What Are The "Standards" For Spacing/Indents?

I’m curious to know what the general view is regarding paragraph and line spacing for print books and ebooks of different genres.

It seems like most nonfiction PDFs and ebooks have double spaces between paragraphs. Most fiction PDFs and Ebooks seem to have no extra space.

Some nonfiction print books do seem to have double spacing between paragraphs, but the standard seems to be no extra spaces.

I’m also curious about indents.

Should they be used in all cases? Why do some ebooks leave them out?

Are you referring to manuscripts or publication standards? For the former you just want to get those from your agent or publisher, there really is no universal standard, but the defaults out of Scrivener are pretty safe to follow (those in the States will likely want to change the font to TNR 12pt instead of Courier).

For publication, it’s much too early to say a solid e-publishing standard has appeared. Most publishers are just copying the original book’s layout, which is typically going to be a small first-line indent, no paragraph spacing, and a moderate amount of line-spacing (1.1 to 1.2-ish). For non-fiction, it depends on the audience. General topics, biographies, science for the laymen and that sort of thing often follow this same typesetting standard. Once you start getting into formal documents, papers, journal publications and academic work then you start running into strict style guides that all have their own peculiarities.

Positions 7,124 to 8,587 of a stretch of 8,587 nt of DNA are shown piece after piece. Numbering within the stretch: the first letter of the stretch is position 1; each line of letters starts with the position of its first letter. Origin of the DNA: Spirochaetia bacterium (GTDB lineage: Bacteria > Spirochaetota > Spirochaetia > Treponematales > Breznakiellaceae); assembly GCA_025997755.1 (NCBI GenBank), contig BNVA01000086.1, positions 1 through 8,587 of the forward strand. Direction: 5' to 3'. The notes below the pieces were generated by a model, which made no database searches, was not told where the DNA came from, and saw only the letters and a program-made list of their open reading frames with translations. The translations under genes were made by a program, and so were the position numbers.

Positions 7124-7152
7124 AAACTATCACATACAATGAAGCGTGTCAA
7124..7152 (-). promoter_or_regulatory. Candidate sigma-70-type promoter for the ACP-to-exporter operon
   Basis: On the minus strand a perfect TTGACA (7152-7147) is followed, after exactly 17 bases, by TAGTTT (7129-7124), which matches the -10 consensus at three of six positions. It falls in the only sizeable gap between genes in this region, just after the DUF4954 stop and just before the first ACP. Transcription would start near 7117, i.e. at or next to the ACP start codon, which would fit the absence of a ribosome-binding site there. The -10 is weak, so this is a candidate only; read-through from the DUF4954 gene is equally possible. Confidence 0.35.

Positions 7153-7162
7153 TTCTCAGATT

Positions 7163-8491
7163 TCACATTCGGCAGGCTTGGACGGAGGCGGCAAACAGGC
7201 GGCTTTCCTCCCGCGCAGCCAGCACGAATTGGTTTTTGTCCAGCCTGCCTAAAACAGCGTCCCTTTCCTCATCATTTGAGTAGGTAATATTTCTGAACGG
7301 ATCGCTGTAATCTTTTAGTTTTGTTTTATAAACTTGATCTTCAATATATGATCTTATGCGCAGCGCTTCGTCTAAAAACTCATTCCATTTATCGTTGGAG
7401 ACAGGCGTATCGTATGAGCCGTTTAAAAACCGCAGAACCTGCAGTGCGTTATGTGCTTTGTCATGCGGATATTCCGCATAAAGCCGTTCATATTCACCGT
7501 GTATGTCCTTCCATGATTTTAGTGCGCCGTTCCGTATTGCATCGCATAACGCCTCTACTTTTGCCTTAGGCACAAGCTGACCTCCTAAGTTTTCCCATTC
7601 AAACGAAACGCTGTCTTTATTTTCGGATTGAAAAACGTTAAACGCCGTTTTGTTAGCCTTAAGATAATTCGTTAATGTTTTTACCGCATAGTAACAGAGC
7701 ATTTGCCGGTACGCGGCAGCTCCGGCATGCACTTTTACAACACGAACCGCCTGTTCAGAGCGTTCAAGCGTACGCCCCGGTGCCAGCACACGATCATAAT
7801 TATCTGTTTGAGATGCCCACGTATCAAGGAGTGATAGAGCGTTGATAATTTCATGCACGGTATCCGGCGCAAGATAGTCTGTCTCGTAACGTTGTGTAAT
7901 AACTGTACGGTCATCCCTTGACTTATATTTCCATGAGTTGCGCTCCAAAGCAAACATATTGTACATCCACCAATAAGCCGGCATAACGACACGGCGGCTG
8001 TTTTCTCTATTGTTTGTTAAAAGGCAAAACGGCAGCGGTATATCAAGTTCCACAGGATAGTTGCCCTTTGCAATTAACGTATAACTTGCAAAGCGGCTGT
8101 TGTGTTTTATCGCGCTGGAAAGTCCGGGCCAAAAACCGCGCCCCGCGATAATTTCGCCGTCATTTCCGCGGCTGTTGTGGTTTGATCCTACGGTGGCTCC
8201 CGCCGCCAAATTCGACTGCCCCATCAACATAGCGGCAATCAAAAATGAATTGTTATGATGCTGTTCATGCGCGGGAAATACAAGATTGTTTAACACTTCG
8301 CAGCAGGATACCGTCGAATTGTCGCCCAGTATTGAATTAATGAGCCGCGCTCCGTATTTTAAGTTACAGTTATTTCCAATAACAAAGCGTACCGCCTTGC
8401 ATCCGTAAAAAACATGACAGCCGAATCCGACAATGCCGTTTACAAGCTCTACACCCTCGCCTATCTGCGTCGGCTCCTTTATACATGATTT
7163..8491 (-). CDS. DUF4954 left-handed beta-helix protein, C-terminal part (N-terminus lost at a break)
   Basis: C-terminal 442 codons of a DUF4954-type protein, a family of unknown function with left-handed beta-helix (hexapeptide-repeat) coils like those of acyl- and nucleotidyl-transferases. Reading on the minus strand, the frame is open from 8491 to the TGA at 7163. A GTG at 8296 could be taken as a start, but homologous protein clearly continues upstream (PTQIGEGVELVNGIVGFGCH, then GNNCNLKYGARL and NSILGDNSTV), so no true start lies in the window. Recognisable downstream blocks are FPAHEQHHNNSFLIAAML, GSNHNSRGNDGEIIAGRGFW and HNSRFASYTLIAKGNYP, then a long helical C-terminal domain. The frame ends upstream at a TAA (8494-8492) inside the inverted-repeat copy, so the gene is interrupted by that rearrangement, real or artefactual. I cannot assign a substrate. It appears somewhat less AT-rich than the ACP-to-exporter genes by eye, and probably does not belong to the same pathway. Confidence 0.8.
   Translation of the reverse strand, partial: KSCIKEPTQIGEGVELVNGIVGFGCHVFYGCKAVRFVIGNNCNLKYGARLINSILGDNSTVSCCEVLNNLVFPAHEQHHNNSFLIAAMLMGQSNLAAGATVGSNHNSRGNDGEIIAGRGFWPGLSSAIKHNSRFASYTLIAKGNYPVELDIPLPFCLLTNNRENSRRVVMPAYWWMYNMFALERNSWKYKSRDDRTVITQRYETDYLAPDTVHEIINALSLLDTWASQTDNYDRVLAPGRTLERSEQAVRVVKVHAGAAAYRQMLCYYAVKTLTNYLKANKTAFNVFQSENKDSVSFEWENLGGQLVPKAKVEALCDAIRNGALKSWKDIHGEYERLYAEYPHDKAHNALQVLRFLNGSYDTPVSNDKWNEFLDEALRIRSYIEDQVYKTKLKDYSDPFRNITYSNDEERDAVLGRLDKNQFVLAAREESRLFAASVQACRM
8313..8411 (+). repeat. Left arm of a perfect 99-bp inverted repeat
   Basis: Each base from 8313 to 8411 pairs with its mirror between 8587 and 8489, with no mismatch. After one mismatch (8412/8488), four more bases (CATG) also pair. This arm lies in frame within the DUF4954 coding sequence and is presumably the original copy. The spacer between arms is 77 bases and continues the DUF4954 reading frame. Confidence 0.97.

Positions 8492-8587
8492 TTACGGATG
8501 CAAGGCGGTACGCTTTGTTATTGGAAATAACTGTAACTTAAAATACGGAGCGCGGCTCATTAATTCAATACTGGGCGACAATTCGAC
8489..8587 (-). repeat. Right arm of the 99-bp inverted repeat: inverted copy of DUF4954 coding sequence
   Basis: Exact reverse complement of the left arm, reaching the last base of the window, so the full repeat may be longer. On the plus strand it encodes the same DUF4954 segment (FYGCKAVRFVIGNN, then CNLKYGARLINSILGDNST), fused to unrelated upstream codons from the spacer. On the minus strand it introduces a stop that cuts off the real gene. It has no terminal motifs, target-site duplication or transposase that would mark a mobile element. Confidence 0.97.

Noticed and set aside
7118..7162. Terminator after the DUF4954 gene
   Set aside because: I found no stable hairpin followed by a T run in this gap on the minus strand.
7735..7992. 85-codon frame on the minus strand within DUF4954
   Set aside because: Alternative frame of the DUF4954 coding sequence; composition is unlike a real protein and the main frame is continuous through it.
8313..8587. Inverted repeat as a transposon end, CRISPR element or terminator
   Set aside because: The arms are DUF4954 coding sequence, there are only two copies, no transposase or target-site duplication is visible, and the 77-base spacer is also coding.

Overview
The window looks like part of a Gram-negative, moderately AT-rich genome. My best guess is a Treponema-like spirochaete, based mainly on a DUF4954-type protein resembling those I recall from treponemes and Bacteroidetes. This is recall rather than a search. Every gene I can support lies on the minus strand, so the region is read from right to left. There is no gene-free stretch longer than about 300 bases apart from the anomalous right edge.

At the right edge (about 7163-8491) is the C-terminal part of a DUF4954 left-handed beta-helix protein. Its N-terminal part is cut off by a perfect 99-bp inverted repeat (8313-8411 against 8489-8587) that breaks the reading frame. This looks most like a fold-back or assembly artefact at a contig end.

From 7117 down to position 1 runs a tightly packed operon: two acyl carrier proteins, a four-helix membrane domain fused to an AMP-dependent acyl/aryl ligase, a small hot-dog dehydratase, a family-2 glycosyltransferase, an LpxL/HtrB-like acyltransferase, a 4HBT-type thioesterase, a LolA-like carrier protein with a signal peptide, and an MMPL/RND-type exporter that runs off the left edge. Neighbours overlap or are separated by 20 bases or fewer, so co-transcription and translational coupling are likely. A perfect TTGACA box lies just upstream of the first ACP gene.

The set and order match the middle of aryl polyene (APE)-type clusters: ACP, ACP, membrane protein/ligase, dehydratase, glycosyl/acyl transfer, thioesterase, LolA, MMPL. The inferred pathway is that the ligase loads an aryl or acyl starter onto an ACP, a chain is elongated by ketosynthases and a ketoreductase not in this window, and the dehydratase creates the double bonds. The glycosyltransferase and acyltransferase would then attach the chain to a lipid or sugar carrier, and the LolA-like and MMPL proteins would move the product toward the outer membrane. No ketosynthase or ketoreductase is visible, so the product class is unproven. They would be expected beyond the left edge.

But the short answer is that there are no firm standards. This is an area of subtle design just like most others in architecture, graphic and industrial design: subject to a few core scientific principles, and then otherwise guided by trend and individualistic flourishes.

Thanks.

I had the impression that on Kindle at least, leading or line-spacing was not allowed to publishers – since the reader sets that on her Kindle as she reads. The more-PDF-like Kindle publication must override this, but I wouldn’t advise it for straight fiction as it would add a lot of trouble for no great utility to the reader, unless the author/publisher had a specific look and feel for the book that conveys something extra in tone or mood.

A great source for the topic of look and feel can be found by a guy from Boeing (I think) who created the ‘memoir class’ for LaTeX – google memman.pdf and you can find it. There is a lot of wonky stuff about doing things in the class in LaTeX but there are also a few good chapters on what he thinks makes a book look professional, readable and beautiful.

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